There are no dolphins in Venice: But the vision of a better world may sustain us

A visionary meme that moved the world was largely untrue — but the hope of transformation and redemption is real

By Andrew O'Hehir
March 22, 2020 4:05PM (UTC)
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Person looking out at nature from their window (Getty Images/Salon)

There are no dolphins in the canals of Venice — or at least if there are, we have seen no evidence of them on the internet. And swans apparently aren't especially uncommon on the photogenic waterways of that historic city, although they may be more noticeable and more widespread, now that so little commercial boat traffic is moving around. It is apparently true that the canal water is unusually clean, thanks to the near-total shutdown of Italian society, and Venetians report seeing fish, crabs and waterfowl in remarkable numbers — almost certainly because they were already there but too easily ignored.

So one of the most widely repeated silver-lining stories of the global coronavirus pandemic turns out to be — not fake exactly, but partly mythical, the result of a single tweet, drawn from fragments of disconnected evidence, that went around the world at lightning speed and launched dozens of thinly-sourced articles. Myths contain their own kind of knowledge, as any folklorist or anthropologist will tell you, and the realm of knowledge always consists partly of myths.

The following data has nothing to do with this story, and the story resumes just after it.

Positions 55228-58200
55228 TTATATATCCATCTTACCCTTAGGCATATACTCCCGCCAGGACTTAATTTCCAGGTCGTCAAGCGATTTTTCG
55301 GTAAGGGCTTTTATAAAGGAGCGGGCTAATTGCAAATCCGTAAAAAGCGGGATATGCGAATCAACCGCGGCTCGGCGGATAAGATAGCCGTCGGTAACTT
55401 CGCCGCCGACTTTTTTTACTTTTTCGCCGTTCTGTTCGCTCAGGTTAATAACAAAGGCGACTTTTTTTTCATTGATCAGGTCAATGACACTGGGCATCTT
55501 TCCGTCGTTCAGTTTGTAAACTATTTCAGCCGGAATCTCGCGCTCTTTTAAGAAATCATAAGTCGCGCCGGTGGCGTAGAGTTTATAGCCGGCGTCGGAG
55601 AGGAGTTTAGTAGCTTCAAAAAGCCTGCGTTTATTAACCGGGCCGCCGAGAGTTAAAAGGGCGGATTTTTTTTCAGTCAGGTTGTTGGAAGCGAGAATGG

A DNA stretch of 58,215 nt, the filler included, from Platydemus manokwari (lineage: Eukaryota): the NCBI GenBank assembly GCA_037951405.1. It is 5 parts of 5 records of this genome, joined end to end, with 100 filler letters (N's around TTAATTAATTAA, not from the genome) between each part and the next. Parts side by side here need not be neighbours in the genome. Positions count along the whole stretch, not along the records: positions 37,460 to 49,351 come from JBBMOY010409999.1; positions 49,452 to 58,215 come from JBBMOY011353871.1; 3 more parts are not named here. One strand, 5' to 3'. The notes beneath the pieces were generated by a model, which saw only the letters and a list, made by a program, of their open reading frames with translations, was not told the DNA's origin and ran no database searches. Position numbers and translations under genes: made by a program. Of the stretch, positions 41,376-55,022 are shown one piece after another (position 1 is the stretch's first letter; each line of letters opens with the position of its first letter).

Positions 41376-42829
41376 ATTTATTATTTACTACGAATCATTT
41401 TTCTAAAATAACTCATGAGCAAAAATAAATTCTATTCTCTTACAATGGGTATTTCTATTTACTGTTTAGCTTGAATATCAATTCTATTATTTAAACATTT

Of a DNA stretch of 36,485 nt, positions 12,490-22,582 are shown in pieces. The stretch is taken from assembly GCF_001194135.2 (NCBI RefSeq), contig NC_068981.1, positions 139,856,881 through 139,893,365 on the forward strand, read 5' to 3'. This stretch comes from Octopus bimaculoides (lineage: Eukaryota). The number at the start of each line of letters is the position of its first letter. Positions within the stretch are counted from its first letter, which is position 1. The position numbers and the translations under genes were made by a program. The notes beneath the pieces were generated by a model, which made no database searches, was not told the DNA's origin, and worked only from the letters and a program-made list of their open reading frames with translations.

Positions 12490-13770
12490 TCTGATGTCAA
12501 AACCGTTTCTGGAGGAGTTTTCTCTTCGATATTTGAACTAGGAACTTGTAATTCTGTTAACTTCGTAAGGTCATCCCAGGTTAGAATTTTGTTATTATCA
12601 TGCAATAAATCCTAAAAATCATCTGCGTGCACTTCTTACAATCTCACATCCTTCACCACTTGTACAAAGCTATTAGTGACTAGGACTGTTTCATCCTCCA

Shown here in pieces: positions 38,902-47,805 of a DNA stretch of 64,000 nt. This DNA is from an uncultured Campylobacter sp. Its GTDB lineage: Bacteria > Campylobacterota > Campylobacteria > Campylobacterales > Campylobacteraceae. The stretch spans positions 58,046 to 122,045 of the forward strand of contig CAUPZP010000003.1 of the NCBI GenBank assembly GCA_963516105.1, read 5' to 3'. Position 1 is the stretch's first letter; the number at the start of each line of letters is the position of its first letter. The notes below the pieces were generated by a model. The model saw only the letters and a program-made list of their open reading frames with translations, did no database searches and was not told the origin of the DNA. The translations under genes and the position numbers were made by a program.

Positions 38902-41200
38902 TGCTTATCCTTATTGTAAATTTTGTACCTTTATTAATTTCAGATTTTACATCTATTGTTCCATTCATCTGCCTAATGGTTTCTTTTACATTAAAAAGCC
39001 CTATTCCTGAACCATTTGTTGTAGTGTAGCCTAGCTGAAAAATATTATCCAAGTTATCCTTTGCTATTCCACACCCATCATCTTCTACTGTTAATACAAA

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The imaginary dolphins of Venice became, for a moment, a way of projecting ourselves forward into a world beyond the coronavirus crisis — a world where we have learned something, and been changed. We would all like to imagine ourselves as the survivors at the end of the disaster movie, venturing outside for the first time in months to discover trees growing through the abandoned streets, the birds and bees making their music, dolphins frolicking in the canals, the lion lying down with the lamb. It was a way of imagining that we could have the Green New Deal at one stroke, just by shutting down the fossil-fuel economy (and by no means all of it) for less than a week. To put it another way, it was a microscopic social-media vision of paradise, theology for a secular world that has almost entirely given up on such things (whatever adherents of various religions may claim to believe).

I'm sorry that the dolphins of Venice don't exist — although, again, as with elves and dragons, no one can say that for certain — but the fact that we wanted them so badly is the important part. That mini-paradisiacal vision, and the hope it represents, are real after their own fashion. Hope is badly needed, people. We have a long way to go with this epidemic everywhere in the Western world and especially in the United States, where coordinated and coherent national leadership, to put it gently, has been a massive fucking joke and we appear poised above a howling abyss, with Death grinning at the bottom. 

The first few days of near-total lockdown in most metropolitan areas have already felt far too long and also like not nearly enough. Where I live, in a largely working-class neighborhood of the East Bronx, a few miles northeast of Manhattan, far too many people are still on the streets. The anodyne jingle of the Mr. Softee ice cream truck kept on playing all day on Saturday, drawing nearer and further away again, right up to the deadline when all nonessential businesses were forced to close. (Overpriced soft-serve in alarming flavors may have Proustian associations for many New Yorkers, but it's not compatible with life under quarantine.) Meanwhile the COVID-19 caseload keeps on rising: As of Sunday morning, more than 8,000 in New York City and 15,000 statewide. Those numbers will be higher still by the time you read this.